We were incorporated on xx/xx/xx and have been operating only since xx/xx/xx.  Because we have been operating for only a short period of time, we have not produced a profit.  There is no assurance that we will ever produce a profit.  As a new enterprise, we are likely to be subject to risks our management has not anticipated.  We have limited resources and will not be able to continue operating without the proceeds from this offering.  It is possible that the proceeds from this offering and our other resources may not be sufficient for us to continue to finance our operations.



For a company that has a history of losses with no expectation for immediate profits:


We have incurred losses since inception and may incur future losses.

We have not yet generated a profit from operations.  As of the date of our most recent financial statements, we had an accumulated deficit of $_____________.  We expect to continue to experience losses from operations and we cannot predict when or if we will become profitable.  If we achieve profitability, we may not be able to sustain it.



For a company competing in a highly technical area where products rapidly become obsolete:


The (insert description) business is highly technical and our failure to introduce new  products to the market may harm our business.

We operate in a highly technical industry, which is characterized by frequent introductions of new products and services into the market.  Our success will depend, in part, on our ability to improve our present products, to develop new products and to provide necessary services and support.  The proceeds of this offering may not provide us with sufficient funds to finance our research and development needs.



For a company that competes against larger and better financed companies in a competitive business:


We may not have sufficient financial resources to successfully compete in the (insert description) business.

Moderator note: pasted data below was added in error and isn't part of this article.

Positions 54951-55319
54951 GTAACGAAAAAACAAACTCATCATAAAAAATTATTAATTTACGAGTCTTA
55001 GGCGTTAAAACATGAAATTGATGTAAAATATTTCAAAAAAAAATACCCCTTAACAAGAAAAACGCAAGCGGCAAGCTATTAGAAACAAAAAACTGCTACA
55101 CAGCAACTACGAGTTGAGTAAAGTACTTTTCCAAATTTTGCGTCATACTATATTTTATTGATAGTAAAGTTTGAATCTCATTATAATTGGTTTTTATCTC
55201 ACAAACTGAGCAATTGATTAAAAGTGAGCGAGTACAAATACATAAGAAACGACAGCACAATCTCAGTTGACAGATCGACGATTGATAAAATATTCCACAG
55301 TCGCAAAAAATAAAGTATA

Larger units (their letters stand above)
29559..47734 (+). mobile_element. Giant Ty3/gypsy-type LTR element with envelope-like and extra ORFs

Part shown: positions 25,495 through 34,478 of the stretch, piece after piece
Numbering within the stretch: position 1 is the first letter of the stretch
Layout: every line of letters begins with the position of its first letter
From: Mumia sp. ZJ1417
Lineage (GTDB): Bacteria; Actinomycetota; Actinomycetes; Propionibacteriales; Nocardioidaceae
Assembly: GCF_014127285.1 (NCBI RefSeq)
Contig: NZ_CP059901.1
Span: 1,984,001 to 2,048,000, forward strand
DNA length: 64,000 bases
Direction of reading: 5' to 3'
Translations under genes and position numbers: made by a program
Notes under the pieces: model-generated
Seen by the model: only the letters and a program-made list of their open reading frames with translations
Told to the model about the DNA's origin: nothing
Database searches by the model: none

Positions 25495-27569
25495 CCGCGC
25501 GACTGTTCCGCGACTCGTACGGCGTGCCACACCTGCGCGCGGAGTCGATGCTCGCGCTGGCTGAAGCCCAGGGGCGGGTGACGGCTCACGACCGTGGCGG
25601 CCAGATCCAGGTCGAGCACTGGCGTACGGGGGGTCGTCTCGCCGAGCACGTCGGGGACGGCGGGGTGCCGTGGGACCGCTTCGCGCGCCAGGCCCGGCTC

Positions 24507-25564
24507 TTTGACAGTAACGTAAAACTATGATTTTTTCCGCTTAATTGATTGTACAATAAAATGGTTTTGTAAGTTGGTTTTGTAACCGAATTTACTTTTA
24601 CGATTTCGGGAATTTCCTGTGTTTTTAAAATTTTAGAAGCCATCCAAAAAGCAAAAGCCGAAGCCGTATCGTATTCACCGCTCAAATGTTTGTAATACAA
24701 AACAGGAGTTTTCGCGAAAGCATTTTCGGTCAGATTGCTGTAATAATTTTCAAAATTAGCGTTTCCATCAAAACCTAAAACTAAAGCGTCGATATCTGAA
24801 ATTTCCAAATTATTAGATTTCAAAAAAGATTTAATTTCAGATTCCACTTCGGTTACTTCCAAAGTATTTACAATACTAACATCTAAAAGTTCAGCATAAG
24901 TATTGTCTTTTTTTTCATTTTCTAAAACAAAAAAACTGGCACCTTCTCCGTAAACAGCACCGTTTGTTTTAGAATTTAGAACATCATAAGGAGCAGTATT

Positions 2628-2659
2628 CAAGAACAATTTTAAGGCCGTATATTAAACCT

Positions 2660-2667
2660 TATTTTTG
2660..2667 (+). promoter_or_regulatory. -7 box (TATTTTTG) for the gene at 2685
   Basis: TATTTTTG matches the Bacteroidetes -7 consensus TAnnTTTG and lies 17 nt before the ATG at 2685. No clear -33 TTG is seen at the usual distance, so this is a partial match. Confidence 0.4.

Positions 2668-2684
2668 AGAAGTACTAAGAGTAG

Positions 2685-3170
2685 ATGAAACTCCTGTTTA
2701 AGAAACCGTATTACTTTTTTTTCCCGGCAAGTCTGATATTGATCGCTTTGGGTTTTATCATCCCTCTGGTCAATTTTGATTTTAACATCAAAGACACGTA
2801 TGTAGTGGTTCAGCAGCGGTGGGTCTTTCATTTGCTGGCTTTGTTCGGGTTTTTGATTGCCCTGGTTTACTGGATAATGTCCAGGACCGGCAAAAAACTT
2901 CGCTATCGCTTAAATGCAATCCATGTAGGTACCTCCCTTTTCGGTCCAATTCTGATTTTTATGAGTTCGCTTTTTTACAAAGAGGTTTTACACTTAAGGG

A large number of enterprises provide products or services similar to ours.  We will be competing with established businesses that have an operating history, and greater financial resources, management experience and market share than we have.  There can be no assurance that we will be able to compete or capture adequate market share.  We will not be profitable if we cannot compete successfully with other businesses.



For a company that depends on the services of a limited number of key persons:


We depend on the services of key employees, whose knowledge of (insert description) would be difficult to replace.

Our success depends substantially on the services of (insert names and title of key persons).  Our business may be harmed if we lose the services of these people and we are not able to attract and retain qualified replacements.



For a company with inexperienced management:


Our officers and directors have no experience managing a company in the (insert description) business. 

None of our officers and directors has managed a company in the (insert description) business nor has experience in managing a development stage enterprise.  Our ability to operate successfully may depend on our ability to attract and retain qualified technical personnel, who may be in great demand.